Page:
Tristan Nuñez

Tristan Nuñez

Ph.D. Alum
View all


Office: Room 4, Mulford Hall


M.S. School of Environmental and Forest Sciences, University of Washington, 2011
B.A. Lewis and Clark College, 2005




Research Interests

I am interested in answering basic scientific questions that have important implications for people. I focus on understanding how the movement of wild animals, as a fundamental ecological process, influences and is influenced by natural and human environments. In addition, I am interested in how animal movement influences the ability of animals and plants to move in response to climate change, and what this means for human societies. I am tackling these questions by collecting data in the field and by using computer models. I have worked in Kenya, Peru, and the Western United States.

Prior to joining the Brashares Lab, Tristan completed a Master’s in the Landscape Ecology and Conservation Lab at the University of Washington, where he worked with the Washington Habitat Connectivity Working Group in prioritizing areas for conservation in a changing climate.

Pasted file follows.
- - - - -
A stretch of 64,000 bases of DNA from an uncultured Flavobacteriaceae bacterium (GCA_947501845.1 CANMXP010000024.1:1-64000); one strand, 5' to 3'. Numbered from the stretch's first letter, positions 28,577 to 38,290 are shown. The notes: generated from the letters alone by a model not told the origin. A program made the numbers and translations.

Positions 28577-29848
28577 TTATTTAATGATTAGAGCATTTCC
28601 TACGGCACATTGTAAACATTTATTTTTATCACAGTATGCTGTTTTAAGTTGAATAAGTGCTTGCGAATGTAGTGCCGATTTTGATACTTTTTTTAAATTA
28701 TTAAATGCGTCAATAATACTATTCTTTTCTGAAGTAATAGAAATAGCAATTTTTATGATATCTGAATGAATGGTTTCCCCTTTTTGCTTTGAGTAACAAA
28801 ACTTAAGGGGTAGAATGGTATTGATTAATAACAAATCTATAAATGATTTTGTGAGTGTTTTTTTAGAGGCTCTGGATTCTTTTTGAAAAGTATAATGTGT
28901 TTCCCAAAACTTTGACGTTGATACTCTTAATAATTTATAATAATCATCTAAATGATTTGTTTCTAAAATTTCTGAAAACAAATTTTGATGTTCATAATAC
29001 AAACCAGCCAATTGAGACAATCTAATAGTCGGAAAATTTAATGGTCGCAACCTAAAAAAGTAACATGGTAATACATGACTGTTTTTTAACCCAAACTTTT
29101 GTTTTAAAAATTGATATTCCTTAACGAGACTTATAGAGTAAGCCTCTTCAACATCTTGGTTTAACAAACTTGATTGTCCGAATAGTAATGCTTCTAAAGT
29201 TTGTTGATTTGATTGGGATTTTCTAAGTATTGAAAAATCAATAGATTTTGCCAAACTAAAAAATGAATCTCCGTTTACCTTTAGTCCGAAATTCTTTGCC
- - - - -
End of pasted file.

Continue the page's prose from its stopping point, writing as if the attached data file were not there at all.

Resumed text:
McGuire, J.L., J.J. Lawler, B.H. McRae, T.A. Nuñez, and David M. Theobald. 2016. Achieving climate connectivity in a fragmented landscape. Proc. Natl Acad. Sci., 113 (26): 7195-7200.

Brashares, J.S., Abrahms, B., Hojnowski, C., Marsh, R., McCauley, D., Nuñez, T., Seto, K., Withey, L. 2014. Wildlife declines and social conflict. Science, 345: 376-378.

Nuñez, T. A., J. J. Lawler, B. H. McRae, D. J. Pierce, M. B. Krosby, D.M. Kavanagh, P.H. Singleton, and J.J. Tewksbury. 2013. Connectivity planning to address climate change. Conservation Biology, 27(2): 407-416.

Kavanagh, D.M., T.A. Nuñez, and B.H. McRae. 2012. Climate Linkage Mapper Connectivity Analysis Software. Adze Informatics, Seattle WA.

Schloss, C. A., Nuñez, T. A. & Lawler, J. J. 2012. Dispersal will limit ability of mammals to track climate change in Western Hemisphere. Proc. Natl Acad. Sci. USA, 109: 8606-8611.